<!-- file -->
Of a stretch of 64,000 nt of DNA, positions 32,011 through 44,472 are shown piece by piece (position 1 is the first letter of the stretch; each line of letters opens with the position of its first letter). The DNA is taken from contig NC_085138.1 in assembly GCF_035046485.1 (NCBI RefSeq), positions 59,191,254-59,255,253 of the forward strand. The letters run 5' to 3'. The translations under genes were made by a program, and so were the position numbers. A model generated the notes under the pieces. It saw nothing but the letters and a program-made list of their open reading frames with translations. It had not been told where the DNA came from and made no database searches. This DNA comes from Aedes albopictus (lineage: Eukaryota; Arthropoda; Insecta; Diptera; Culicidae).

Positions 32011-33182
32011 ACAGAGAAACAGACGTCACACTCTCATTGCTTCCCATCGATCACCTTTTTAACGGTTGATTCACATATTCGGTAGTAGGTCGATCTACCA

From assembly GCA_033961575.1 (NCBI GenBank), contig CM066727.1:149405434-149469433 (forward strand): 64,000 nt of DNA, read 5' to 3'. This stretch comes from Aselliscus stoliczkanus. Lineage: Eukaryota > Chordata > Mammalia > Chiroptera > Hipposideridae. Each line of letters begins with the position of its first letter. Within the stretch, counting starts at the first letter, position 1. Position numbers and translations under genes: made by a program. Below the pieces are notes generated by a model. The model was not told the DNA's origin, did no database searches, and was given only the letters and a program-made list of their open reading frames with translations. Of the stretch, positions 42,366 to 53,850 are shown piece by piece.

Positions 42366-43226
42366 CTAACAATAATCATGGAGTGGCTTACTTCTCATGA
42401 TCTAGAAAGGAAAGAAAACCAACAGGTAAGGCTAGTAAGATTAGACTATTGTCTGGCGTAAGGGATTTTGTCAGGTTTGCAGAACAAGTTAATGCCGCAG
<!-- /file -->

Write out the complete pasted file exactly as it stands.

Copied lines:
Of a stretch of 64,000 nt of DNA, positions 32,011 through 44,472 are shown piece by piece (position 1 is the first letter of the stretch; each line of letters opens with the position of its first letter). The DNA is taken from contig NC_085138.1 in assembly GCF_035046485.1 (NCBI RefSeq), positions 59,191,254-59,255,253 of the forward strand. The letters run 5' to 3'. The translations under genes were made by a program, and so were the position numbers. A model generated the notes under the pieces. It saw nothing but the letters and a program-made list of their open reading frames with translations. It had not been told where the DNA came from and made no database searches. This DNA comes from Aedes albopictus (lineage: Eukaryota; Arthropoda; Insecta; Diptera; Culicidae).

Positions 32011-33182
32011 ACAGAGAAACAGACGTCACACTCTCATTGCTTCCCATCGATCACCTTTTTAACGGTTGATTCACATATTCGGTAGTAGGTCGATCTACCA

From assembly GCA_033961575.1 (NCBI GenBank), contig CM066727.1:149405434-149469433 (forward strand): 64,000 nt of DNA, read 5' to 3'. This stretch comes from Aselliscus stoliczkanus. Lineage: Eukaryota > Chordata > Mammalia > Chiroptera > Hipposideridae. Each line of letters begins with the position of its first letter. Within the stretch, counting starts at the first letter, position 1. Position numbers and translations under genes: made by a program. Below the pieces are notes generated by a model. The model was not told the DNA's origin, did no database searches, and was given only the letters and a program-made list of their open reading frames with translations. Of the stretch, positions 42,366 to 53,850 are shown piece by piece.

Positions 42366-43226
42366 CTAACAATAATCATGGAGTGGCTTACTTCTCATGA
42401 TCTAGAAAGGAAAGAAAACCAACAGGTAAGGCTAGTAAGATTAGACTATTGTCTGGCGTAAGGGATTTTGTCAGGTTTGCAGAACAAGTTAATGCCGCAG